Your product or service – does it have a shelf life? Or is a re-brand required?

Following being asked “how long should you run a promotion for” recently, as the old adage says, “how long is a piece of string”?

#Service-Address #TSP #The-Social-Piggy #how-long-is-a-piece-of-string

 

With that in mind, it made us think about all the current news stories of how supermarkets are losing market share due to more and more people using the likes of Aldi and Lidl – the customer base is actually surprising as it covers all Social Economic Demographics. Is this down to cost or something else?

These two brands are slowly re-inventing how marketing works. They don’t tend to carry many well know brands as most of their branding is either their own brands or producers we have not heard of here in the United Kingdom but known across Germany and other parts of Europe. So how important is a name when it comes to marketing and branding? A recent example is how a £20,000 Harrods was being replicated by Aldi for £540.30 which is a saving of £19,459.70!

Well a simple comment could be said about that you are not comparing “Like for Like” but can you? Well here is an item about Aldi competing against high end wine traders and their decision to sell brandy for £29.99! Well this isn’t just any brandy, it is 1973 vintage Napoleon brandy! Yet is not just that brandy but other offers including:-

  • Speyside 30 Year Old Single Malt Scotch Whisky for £54.99 whilst specialist retailers are charging around £131 which is a saving of around 58%
  • The brandy mentioned above is normally seem to retail around £107 but the 1973 Napoleon Vintage Brandy “Armagnac Baron De Lustrac” but at £29.99 is less than a third of the price!
  •  A Hungrarian Dessert Wine Tokaji Aszu 6 Puttonyos 2008 is normally around £31 and won a Gold Medal at the International Wine and  Spirit Awards 2012 seems good value when compared to a lesser quality Tokaji Puttonyos 5 is being retailed by Selfridges for £35.99 and Fortnum and Mason for £23.50
  • Non Vintage Cru Champagne NV for sale at £22.99 which is around £20 cheaper when compared to comparable brands 
  • A Glen Orrin 30 Year Old Whisky for £54.99 which more respected retailers are selling for £80 more

And the list goes on and on with Edouard Delaunay Reserve Meursault at £18.99, a Magnum of Prosecco  at £15.99 plus what some repute to say is the “World’s Best Rum” El Dorado 15 Year Old Rum for £35.99!!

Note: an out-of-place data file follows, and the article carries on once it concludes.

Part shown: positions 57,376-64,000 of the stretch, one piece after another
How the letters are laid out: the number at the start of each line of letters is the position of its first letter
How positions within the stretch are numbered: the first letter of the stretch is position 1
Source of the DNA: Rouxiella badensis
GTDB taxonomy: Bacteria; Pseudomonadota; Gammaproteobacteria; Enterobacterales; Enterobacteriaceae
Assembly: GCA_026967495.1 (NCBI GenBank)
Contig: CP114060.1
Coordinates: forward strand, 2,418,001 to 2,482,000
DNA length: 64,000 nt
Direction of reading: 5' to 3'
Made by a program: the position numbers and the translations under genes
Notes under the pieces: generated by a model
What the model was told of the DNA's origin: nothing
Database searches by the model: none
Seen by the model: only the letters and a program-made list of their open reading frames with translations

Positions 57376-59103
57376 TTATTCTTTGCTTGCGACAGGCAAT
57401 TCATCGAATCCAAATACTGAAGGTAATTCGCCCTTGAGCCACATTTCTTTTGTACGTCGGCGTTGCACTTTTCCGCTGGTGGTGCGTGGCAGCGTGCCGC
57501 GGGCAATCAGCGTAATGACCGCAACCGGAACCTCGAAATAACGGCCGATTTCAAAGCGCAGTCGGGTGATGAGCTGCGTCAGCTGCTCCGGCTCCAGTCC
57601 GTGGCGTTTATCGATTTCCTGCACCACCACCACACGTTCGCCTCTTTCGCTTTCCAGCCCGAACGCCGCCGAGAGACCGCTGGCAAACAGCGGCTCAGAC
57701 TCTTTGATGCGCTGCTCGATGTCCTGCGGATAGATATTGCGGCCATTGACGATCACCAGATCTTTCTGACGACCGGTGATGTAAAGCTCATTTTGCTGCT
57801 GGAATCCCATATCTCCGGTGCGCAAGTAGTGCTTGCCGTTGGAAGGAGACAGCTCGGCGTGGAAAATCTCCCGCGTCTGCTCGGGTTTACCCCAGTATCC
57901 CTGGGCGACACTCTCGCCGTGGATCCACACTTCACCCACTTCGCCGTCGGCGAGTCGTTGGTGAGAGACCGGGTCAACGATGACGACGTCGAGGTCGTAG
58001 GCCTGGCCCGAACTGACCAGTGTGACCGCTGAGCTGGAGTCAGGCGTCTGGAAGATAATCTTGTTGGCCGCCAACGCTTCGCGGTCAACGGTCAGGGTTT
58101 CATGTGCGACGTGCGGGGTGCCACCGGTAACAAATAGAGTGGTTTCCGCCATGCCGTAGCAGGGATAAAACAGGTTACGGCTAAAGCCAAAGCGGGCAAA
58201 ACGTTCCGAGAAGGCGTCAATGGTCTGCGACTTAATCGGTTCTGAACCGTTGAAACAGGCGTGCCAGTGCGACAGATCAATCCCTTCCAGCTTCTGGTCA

So, what does this say? This could be showing that they are buying same product but retailing it differently or are they bulk purchasing to obtain better pricing to and selling it a smaller margin to create faster turnover? Or they are selling at a much lower margin to appeal to every potential from any Social Economic Demographic?

All of which could be said – yet recent awards have shown a different perspective – it is the actual contents. The food and drink with the packaging has shown that the likes of Aldi and Lidl as well as small independent retailers are winning not just critics and experts but the main key factors – “Customers”! And it is all down to the product and how good it is to drink and eat.

This article from the Daily Mail is an example of how packaging similar to the established brands and products can create people to buy the products as it looks the same yet we ignore the brand name on the packaging.  This shows marketing done in a similar manner to existing brand can attract people just like using a name that is both brands. After all, “coffee is coffee” and “tea is tea” for exampl, as they are all using the same words because it describes the product or service.

So is there a shelf life to your product or service then? How do you define “Shelf Life“? Many companies will define the shelf life as being until they wish change direction or the product or service is not performing well or is this not always the case?

Tesco is a prime example of how you can still decide that a brand has reached the end of it’s shelf life despite generating over £1 Billion of annual sales – yet why change?

#ServiceAddress #TSP #TheSocialPiggy #Tesco #Lasagne          #ServiceAddress #TSP #TheSocialPiggy #Tesco #Everyday-Value #Spaghetti-Bolognese

It is not as if they needed to turn brand profits around as their sales turnover on that brand is more than most companies can only dream about. This article of why Tesco decided to re-brand Tesco Value was not because it had reached the end of it’s shelf life but more to do with customer perception of the packaging. The image was putting people off and couple this with the rise in sales from the likes of Sainsbury’s and Waitrose with their own brand plus the success of Aldi and Lidl – clearly shows that price and packaging sometimes does go hand in glove.

Aldi and Lidl have shown that price can win new clients because we aren’t always drawn to the main brand names we are used too. In essence, the product or the service doesn’t have a shelf life – what does have a shelf life is what is wrapped around the product or service.

Thus, take a look at what you do and how you do it, see the image you are portraying to your potential clients and clients and look at it. Is it a case of a re-brand? Just consider what Tesco did with changing their “Value” range to “Everyday Value” last year. The perspective of customers that people could sneer at what they had in their basket or trolley was the main factor in Tesco changing the name and packaging, yet the product or service stayed the same. It will be interesting to see how much this has increased the turnover but we are sure the brand turnover will rise from £1 Billion annual sales.

Now isn’t this worth replicating in your business? A simple re-brand or change of packaging every so often can do wonders to increase your bottom line and shows that your product or service is not the one with a shelf life after all……….

Articles mentioned above and their links are below:-